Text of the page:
Till the End of the Day

Sorry for the absolute lack of posts lately. It’s been a busy couple of weeks over here at V+V HQ. Here are some things we found that you may enjoy in our stead:

You should read this even though it will make you very sad.

Probably the most interesting part of this process story: “The campaign of Senator Marco Rubio of Florida has provided his financial backers with a password-protected mobile app that provides updates on the candidate, details of his schedule and even helpful talking points.”

Interesting piece on the talk of schism by conservatives in the Catholic church.

Congratulations to Ta-Nehisi Coates, et al. on much-deserved MacArthur Foundation fellowships.

The fossil fuel industry is close to if not completely guilty of racketeering.

When the military meets the tech world.

Architecture and waste management.


Morning Constitutional – Monday, 21 September 2015

Good morning, everybody. Rick Ross is engaged. Now, your morning constitutional:

Alexis Tsipras will remain Greek prime minister after his Syriza party won an unexpectedly big win in Sunday’s snap election. Following the victory, he said his party had a clear mandate to govern and promised to soften austerity measures.

Chinese President Xi Jinping is set to arrive in the U.S. on Tuesday as his country’s economy is faltering and numerous tensions continue between the U.S. and China.

President George W. Bush tried to retroactively authorize portions of the NSA’s data collection program after his attorney general refused to authorize the program from his hospital bed.

For the first time, the U.S. may accept U.N. condemnation of its trade embargo with Cuba.

A day after Nepal adopted their first democratic constitution, police shot and injured at least three protesters.

U.S. soldiers are being told to ignore sexual abuse of boys by Afghan allies.

As Oregon prepares for legal marijuana sales, the state is clearing the records of those previously convicted for marijuana possession.

With fewer than five days left of the fiscal calendar, five things standing in the way of keeping the government open.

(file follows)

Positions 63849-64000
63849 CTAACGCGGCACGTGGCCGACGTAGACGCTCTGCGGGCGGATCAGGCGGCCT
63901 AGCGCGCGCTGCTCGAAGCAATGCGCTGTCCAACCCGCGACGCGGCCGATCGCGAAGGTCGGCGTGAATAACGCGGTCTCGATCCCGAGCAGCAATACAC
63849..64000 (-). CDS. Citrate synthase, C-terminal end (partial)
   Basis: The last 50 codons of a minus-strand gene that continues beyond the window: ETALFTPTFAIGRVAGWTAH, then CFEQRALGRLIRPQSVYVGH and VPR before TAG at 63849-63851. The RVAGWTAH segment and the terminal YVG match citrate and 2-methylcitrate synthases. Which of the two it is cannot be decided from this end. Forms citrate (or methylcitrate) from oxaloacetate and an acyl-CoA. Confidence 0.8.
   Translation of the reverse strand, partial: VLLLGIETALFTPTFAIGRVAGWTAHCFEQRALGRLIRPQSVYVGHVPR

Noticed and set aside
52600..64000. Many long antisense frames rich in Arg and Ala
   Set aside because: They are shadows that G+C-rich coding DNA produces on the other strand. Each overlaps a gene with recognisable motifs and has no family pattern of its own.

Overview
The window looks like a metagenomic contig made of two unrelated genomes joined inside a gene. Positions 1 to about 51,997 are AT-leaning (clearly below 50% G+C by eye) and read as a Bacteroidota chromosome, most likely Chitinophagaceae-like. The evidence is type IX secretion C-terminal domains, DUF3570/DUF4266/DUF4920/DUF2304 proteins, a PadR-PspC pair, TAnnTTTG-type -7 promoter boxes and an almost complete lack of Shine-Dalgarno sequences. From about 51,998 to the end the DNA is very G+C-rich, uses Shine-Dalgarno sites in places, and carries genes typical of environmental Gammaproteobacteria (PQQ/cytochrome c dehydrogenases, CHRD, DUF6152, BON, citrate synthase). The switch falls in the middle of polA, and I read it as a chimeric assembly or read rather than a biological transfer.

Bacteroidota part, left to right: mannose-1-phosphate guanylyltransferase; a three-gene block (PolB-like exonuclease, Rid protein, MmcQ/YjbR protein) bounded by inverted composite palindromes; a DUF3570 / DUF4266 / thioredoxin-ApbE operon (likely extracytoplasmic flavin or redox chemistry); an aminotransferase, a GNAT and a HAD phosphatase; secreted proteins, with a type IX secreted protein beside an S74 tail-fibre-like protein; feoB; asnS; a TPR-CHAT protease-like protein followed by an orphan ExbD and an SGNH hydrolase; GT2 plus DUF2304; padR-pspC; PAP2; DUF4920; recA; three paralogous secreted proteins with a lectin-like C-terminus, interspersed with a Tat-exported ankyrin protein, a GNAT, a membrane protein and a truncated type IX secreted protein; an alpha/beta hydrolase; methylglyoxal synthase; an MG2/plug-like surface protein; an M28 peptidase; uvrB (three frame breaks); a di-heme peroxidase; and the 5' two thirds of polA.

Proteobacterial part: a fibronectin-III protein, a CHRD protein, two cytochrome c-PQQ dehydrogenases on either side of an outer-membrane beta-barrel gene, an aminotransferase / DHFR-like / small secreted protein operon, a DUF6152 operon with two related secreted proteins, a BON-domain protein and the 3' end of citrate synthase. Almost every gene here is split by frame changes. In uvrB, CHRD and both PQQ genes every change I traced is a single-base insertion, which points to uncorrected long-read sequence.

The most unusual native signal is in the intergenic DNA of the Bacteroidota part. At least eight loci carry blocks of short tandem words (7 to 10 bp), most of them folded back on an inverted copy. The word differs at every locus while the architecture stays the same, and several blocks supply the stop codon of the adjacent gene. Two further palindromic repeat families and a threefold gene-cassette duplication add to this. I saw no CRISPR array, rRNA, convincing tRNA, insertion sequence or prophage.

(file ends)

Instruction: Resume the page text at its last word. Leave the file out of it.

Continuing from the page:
Volkswagen stocks fell sharply after the EPA has accused the carmaker of falsifying emissions data on its diesel cars’ emissions.

The rent is too damned high, getting higher.

Finally, pantsless man enters courthouse, takes prosecutor’s suit jacket.

Morning Constitutional – Tuesday, 1 September 2015

Good morning, folks. Ne-Yo is engaged, and his fiancee is expecting. Now, your morning constitutional:

Hungary shut down all rail traffic from its main terminal in Budapest Tuesday as hundreds of migrants from the Middle East and Asia crowded outside the train station trying to board trains to Austria and Germany. The move comes a day after German chancellor Angela Merkel warned that the migrant crisis is the biggest challenge facing the European Union and Austria stopped Hungarian trains at the border en route to Vienna. A sports complex in the small German town of Nauen was set to temporarily house 130 migrants and refugees, but was burned in a suspected arson.

President Obama on Tuesday will propose speeding up the buying process for new Coast Guard icebreakers that can operate in the northern polar regions to catch up with Russian and Canadian competition to control the Arctic.

A truce between Ukrainian and pro-Russian separatists continued to hold into Tuesday. However, clashes between protesters and police erupted Monday in Kiev outside Parliament, and one police officer was killed.

The unemployment rate in the Euro zone dropped to its lowest level since 2012.

Murder rates in many U.S. cities are spiking, and nobody really knows why.

Newly released video seems to show San Antonia sheriff’s deputies shooting a man whose hands were up.

Protests continue in Beirut over the government’s inability to solve the city’s garbage crisis.

Satellite images confirmed that Islamic State militants destroyed the Temple of Bel, one of the best preserved Roman-era sites in Palmyra, Syria.

The Senate fight over the Iran nuclear deal gives Sen. Dick Durban the chance for political redemption.

A 62-year old hiker who was missing for nine days in California’s Sierra Nevada crawled for two days with a broken leg in freezing temperatures before being rescued.

Organizers for Japan’s 2020 Olympics scrapped the logo over plagiarism allegations.

Finally, man takes selfie while driving, crashes into tree.